Variety keeps life exciting. This is not only true in our personal experiences, but in the way we present our backyard habitats to those creatures we are attempting to attract to these feeding areas. David Menough, owner of Wild Birds Unlimited of Arvada, offers tips on a variety of attractors you can use to entice a diversity of birds.
Since many birds that breed in the Rockies and elsewhere in the western U.S. winter in Central America, it's important for Rocky Mountain Bird Observatory and partners to support and advance conservation abroad. In March, RMBO coordinated a landmark meeting in San Vito, Costa Rica, to determine the conservation status of the birds of Central America.
RMBO is partnering with the University of Colorado-Denver to support a graduate research project to better understand how Mountain Plovers utilize habitat during the nesting cycle. Biologists will study their foraging habits by tracking adult plovers using radio-telemetry. CSU student Jamie Osterbuhr writes about this research, taking place in the crop fields of western Nebraska. Post updated June 13.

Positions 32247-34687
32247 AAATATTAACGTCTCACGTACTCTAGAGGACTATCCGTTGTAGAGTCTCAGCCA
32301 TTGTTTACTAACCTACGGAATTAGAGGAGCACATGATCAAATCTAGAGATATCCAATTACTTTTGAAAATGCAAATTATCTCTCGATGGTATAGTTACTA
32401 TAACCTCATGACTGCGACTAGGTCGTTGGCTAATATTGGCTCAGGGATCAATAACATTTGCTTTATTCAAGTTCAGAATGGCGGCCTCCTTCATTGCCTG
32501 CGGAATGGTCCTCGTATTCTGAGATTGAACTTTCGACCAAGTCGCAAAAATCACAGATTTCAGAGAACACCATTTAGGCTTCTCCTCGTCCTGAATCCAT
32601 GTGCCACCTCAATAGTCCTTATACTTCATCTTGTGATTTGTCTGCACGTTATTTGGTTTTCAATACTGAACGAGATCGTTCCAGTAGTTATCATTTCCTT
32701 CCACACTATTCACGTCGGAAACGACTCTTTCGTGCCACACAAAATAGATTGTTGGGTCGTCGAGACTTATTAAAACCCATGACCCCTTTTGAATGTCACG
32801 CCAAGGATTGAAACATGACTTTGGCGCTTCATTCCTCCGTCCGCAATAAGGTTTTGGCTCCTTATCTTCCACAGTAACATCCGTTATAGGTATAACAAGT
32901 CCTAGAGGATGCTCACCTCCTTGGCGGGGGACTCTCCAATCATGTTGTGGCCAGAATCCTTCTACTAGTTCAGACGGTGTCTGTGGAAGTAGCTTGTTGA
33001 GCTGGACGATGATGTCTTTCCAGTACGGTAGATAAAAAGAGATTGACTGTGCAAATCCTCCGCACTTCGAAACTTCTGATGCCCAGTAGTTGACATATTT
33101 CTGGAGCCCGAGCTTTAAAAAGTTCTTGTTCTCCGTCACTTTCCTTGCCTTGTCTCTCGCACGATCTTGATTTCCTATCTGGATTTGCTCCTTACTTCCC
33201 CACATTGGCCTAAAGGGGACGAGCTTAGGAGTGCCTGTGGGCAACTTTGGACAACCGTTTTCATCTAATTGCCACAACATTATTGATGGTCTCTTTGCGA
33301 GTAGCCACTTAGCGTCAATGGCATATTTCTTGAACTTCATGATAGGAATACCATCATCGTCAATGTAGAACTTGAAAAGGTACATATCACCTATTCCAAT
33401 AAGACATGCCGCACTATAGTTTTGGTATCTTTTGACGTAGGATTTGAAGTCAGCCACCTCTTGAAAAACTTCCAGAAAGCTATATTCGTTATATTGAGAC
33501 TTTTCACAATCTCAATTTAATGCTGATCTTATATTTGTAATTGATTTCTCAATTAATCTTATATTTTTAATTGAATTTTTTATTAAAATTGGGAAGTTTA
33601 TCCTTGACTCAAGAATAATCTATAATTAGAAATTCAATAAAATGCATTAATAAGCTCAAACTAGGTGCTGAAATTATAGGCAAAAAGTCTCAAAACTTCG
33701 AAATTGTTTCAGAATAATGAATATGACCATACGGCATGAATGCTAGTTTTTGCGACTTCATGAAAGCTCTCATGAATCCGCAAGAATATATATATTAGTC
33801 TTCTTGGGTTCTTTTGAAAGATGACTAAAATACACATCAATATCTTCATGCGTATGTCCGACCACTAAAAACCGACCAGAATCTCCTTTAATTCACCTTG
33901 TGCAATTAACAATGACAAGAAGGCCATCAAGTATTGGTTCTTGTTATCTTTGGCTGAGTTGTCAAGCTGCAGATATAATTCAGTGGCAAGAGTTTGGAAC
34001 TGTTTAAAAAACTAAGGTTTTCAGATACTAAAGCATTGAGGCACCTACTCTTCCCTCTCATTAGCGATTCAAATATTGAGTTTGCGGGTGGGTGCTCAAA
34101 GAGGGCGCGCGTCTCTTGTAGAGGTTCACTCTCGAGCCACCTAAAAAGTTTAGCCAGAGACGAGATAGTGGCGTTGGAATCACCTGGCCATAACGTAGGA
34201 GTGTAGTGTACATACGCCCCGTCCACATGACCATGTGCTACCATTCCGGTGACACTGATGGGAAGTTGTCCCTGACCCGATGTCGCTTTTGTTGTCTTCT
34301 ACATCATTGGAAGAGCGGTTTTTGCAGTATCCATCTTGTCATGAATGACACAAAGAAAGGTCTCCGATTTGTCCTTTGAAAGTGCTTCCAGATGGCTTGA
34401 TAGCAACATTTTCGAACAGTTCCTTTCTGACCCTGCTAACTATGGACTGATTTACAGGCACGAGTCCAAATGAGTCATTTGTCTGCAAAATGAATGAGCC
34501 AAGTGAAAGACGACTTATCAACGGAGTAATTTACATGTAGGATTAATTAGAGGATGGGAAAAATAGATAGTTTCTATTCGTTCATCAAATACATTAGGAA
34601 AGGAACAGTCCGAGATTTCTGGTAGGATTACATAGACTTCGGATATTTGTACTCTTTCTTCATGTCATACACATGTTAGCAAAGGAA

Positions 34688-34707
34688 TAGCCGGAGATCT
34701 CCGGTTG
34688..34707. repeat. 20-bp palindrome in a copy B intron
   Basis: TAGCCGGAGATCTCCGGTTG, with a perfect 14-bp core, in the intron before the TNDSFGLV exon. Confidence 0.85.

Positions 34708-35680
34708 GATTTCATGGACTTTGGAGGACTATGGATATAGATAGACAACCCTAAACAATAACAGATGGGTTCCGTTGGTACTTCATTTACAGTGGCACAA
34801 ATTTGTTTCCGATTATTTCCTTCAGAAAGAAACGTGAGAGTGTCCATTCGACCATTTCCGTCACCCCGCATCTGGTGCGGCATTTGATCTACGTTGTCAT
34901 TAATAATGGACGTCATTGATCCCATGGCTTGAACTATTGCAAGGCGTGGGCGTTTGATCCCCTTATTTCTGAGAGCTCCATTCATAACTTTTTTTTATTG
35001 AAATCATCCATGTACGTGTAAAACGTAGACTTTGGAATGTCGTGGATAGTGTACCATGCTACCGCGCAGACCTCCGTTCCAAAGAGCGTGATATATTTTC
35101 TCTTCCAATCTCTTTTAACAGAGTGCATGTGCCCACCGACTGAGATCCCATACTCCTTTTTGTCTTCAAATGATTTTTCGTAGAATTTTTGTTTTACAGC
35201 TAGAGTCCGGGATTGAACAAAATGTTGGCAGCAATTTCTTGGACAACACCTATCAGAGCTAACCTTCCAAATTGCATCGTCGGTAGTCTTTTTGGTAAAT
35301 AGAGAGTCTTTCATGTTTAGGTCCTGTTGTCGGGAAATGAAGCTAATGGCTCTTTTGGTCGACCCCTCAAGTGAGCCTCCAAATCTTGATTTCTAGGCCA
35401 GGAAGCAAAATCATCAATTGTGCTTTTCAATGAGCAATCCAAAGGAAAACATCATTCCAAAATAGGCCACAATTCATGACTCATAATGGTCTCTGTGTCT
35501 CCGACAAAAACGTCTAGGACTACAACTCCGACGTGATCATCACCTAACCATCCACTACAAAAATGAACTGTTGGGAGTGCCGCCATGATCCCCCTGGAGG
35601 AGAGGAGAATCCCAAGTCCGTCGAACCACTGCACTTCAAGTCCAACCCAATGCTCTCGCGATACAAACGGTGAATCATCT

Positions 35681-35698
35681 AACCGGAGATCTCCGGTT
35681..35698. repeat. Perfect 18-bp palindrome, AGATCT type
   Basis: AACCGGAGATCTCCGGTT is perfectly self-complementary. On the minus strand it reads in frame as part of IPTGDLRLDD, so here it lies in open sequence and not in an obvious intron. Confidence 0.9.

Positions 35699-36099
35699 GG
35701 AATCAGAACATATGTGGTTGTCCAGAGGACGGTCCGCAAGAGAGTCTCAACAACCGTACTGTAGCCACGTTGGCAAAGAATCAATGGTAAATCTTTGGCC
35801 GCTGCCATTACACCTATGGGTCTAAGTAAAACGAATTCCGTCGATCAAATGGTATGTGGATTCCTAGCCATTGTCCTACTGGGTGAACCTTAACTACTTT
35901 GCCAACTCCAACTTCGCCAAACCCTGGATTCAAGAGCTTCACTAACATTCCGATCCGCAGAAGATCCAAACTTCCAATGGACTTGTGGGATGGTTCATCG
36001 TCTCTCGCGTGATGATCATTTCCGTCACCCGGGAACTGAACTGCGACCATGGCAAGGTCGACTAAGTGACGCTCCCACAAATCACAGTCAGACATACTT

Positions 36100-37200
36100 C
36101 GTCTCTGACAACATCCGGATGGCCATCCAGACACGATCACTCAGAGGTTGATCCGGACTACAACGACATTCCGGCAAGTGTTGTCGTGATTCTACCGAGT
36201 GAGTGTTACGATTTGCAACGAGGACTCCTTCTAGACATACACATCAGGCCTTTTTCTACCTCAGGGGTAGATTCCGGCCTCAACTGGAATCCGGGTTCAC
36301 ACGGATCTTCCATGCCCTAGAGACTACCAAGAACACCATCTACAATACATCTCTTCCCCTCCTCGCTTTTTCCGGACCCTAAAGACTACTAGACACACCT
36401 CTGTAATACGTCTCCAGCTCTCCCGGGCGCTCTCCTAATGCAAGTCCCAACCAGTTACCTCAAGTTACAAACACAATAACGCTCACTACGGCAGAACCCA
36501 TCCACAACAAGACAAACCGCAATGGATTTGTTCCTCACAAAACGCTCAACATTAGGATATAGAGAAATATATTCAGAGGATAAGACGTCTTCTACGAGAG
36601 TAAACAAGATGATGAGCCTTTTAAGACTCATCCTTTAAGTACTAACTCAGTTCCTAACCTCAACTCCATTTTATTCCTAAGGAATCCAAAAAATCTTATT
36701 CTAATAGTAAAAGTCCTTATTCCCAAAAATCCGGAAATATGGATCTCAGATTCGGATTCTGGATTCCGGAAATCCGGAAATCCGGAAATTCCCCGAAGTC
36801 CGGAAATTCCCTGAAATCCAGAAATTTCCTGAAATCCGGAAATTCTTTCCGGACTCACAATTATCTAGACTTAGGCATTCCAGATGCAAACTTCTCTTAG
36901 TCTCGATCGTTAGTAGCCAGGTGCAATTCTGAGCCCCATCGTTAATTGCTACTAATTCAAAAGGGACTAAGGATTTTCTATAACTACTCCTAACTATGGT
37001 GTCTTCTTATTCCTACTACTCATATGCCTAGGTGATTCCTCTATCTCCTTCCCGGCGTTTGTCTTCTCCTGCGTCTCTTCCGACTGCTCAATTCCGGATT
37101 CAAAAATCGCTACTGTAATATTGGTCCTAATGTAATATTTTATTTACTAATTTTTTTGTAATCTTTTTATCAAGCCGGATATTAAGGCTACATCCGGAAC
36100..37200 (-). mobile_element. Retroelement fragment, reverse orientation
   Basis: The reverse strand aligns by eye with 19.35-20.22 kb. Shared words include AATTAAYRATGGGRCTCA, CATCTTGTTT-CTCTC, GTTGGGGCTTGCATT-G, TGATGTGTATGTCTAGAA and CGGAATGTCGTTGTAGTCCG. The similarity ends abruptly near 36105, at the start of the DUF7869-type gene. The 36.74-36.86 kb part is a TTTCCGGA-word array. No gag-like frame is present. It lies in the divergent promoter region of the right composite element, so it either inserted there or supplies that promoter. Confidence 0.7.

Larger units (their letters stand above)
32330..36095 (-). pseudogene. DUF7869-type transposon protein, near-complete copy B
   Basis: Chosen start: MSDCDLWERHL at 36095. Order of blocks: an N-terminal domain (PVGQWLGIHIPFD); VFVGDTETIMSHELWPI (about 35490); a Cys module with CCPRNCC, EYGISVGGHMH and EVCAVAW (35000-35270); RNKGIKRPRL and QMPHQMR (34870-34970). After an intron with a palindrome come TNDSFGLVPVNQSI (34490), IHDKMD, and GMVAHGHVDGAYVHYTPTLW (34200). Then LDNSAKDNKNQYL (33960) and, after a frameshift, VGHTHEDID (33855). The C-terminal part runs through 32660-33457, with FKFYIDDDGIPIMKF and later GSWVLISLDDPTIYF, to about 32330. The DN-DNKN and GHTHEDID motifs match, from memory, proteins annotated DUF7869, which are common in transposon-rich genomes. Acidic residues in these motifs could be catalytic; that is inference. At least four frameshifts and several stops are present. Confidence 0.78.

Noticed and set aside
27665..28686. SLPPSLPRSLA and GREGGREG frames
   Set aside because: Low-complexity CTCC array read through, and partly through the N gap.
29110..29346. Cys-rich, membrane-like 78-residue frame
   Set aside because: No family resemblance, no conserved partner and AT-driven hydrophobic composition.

Spring is right around the corner. If you'd like to share the beauty of this miraculous time of year with your family, now is the time to get your birdhouses ready. Birds begin looking for suitable nesting sites now. David Menough, owner of Wild Birds Unlimited of Arvada, offers do's and don'ts for selecting the right birdhouse.
The Chihuahuan Desert grasslands of northern Mexico and the southwestern U.S. are the principal wintering grounds for 90% of grassland bird species breeding in the western Great Plains of North America. Species such as Baird's Sparrows, Chestnut-collared Longspurs and Sprague's Pipits, which rely on this region during the winter, have declined by upwards of 80% since the 1960s. Results from Rocky Mountain Bird Observatory and cooperators' research shed light as to why these birds are declining and emphasize that unless immediate action is taken, forecasts are dire.
They wake us with gentle melodies each morning. They entertain us with their aerobatic antics. They open our children's eyes to the wonders of nature. David Menough, owner of Wild Birds Unlimited of Arvada, offers tips on what you can do to show the birds how much they mean to you.
Encroachment of coniferous trees such as juniper can noticeably alter sagebrush ecosystems and, in turn, habitat quality for wildlife. Range Conservationist Brandon Elkins writes about a project to remove juniper trees in the Powder River Basin of Wyoming to benefit sage-grouse and other wildlife.
It's the holiday season, a time to enjoy tasty treats. While you fill up on goodies, don't forget to share with our avian amigos. David Menough, owner of Wild Birds Unlimited of Arvada, offers advice on what you can put on a tree as edible decorations for wild birds, such as this frosty little Song Sparrow to the left, and other wildlife.